Adobe | Patagonia

This Spring, Adobe gave five students and I a Passport to Creativity, and sent us to some of the most remote, protected places on Earth. Here, we captured the sights, sounds, and impressions of our destinations. Along the way, we documented the impact of climate change and the struggle of conservation, and explored how creativity might help save the planet. This is my take, on Torres del Paine National Park in Patagonia, Chile.


(Pictured Above--Grey Glacier, Patagonia, Chile).
After nearly 25 hours of travel, we arrived at Las Torres, the hotel inside the heart of the national park. We spent the evening saying our hellos and getting settled in. The very next morning, we would meet at 7 AM to go on our first excursion at Lago Sarmiento with our wonderful guide, Geraldinne. 
Pictured Below--Las Torres and Lago Sarmiento, Patagonia, Chile.

We spent the day on a boat visiting the Grey Glacier in Lago Grey. For many of us, it was the first time ever seeing a glacier this close. Back at home in Seattle, we have a few on Mount Rainier, Mount Baker, etc. but none feeding into massive lakes such as this one. For me, it was a bittersweet moment as we got closer to the glacier. I recall water getting on my lens and I thought to myself: "this is weird, the sun is out behind the clouds, it's not raining is it?" It took me a few more moments to realize that it was the glacier literally melting right in front of us. The strong winds in Patagonia were carrying these water droplets out from the glacier, which was still hundreds of meters away.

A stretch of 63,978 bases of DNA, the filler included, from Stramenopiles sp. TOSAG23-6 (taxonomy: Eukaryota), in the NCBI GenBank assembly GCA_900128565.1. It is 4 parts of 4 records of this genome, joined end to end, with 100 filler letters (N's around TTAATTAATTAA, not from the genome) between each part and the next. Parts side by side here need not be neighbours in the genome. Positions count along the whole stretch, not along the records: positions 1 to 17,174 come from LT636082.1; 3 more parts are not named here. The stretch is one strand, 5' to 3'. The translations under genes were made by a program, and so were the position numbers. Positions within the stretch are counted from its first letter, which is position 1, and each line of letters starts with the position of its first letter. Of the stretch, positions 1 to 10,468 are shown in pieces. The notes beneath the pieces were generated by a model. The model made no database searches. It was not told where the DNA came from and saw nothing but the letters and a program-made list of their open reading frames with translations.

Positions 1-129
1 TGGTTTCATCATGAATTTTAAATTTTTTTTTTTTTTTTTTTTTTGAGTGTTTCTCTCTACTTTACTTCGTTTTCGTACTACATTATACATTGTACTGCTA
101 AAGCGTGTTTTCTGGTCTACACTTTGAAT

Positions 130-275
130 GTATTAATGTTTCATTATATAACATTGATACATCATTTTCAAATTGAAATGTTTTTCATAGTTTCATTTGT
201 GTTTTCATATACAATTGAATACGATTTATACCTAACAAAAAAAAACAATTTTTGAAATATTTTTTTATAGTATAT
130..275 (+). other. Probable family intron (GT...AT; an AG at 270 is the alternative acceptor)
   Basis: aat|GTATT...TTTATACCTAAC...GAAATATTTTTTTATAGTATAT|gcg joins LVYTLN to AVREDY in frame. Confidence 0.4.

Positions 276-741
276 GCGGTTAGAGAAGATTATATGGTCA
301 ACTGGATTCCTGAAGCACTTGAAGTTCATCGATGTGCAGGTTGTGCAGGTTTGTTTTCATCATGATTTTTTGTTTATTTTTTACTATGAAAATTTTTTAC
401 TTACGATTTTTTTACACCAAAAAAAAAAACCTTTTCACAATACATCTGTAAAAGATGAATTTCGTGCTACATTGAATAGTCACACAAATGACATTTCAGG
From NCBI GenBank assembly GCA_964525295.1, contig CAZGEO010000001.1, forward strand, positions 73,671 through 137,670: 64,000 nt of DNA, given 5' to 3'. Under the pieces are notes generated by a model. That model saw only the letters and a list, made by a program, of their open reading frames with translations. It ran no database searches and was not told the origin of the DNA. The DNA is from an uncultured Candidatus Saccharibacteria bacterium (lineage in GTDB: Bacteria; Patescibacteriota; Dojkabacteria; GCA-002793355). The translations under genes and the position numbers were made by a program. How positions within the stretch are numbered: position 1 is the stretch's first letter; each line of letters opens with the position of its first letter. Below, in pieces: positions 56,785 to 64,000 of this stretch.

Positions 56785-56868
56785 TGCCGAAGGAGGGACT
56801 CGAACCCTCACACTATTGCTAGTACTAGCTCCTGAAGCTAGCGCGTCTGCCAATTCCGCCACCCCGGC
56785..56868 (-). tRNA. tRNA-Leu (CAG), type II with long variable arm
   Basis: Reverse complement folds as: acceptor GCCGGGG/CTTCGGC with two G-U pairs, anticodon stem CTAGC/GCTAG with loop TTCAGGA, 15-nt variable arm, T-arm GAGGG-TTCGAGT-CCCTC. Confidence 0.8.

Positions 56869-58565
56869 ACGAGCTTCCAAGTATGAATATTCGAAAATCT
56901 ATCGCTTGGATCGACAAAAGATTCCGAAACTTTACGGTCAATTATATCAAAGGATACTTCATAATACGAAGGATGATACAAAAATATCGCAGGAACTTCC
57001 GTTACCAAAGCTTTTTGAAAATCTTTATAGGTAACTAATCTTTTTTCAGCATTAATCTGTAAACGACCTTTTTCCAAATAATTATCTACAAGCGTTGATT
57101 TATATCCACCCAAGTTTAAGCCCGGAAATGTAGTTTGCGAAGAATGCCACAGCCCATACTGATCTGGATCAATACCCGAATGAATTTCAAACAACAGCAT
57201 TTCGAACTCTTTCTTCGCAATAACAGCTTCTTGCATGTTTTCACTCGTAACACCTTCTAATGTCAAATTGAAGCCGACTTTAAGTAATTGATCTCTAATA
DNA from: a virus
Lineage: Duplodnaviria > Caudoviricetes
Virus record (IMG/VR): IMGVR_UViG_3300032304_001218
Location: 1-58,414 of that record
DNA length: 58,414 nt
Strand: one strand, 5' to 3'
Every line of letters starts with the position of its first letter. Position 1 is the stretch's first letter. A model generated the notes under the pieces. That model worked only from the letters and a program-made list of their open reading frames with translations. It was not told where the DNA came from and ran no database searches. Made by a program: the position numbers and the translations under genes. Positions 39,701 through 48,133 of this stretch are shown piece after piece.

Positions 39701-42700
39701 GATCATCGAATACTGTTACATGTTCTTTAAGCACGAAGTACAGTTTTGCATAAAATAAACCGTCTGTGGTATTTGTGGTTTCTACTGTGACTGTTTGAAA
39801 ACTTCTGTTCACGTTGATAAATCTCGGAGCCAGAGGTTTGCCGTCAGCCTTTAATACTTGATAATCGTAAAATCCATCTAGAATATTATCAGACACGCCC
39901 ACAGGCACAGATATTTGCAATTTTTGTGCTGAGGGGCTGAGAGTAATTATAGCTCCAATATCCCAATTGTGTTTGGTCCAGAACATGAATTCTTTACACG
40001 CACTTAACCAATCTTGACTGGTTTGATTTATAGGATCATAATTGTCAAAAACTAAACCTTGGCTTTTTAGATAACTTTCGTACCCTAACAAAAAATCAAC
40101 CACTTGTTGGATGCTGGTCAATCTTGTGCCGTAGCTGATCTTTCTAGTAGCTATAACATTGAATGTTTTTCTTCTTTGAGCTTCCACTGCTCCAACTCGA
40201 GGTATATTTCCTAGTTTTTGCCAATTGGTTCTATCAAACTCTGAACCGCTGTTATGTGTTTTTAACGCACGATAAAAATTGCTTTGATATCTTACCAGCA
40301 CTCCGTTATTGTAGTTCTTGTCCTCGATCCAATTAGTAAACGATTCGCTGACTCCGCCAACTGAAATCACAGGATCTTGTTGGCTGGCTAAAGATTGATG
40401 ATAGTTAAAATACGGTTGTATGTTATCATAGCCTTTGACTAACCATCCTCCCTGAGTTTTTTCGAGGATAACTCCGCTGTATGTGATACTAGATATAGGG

One of my favorite parts of the glaciers was how it would appear to change colors as the sun hit it in different angles. It's not something easy to describe in words, so the next best way i know how is through photos--see below.

On the way home from Grey Glacier, we stopped by Lago Pehoé. Lago Pehoé (pay-oh-hey) translates beautifully to 'hidden lake.' Cliché, but I couldn't believe my eyes when I saw its color. One of the most brilliant blues I have ever seen.

Salto Grande and Rio Paine

We spent a day visiting two different waterfalls, Salto Grande and the Rio Paine. The sun happened to be hitting Salto Grande at just the right angle,so that a rainbow formed (pictured second). Afterwards, we went to Rio Paine to a surprisingly wide spanning waterfall. 

End
When I travel, I look for a place hat is trying to tell a story. Mountains and glaciers don't tend to have voices, so I try to create one for them: Who has climbed them? How are we losing them? I'm inspired by anything beautiful [and] I'm a little crazy about wanting to save things I love, it's the glaciers that we're losing so quickly to climate change that breaks my heart. Please help save our planet.
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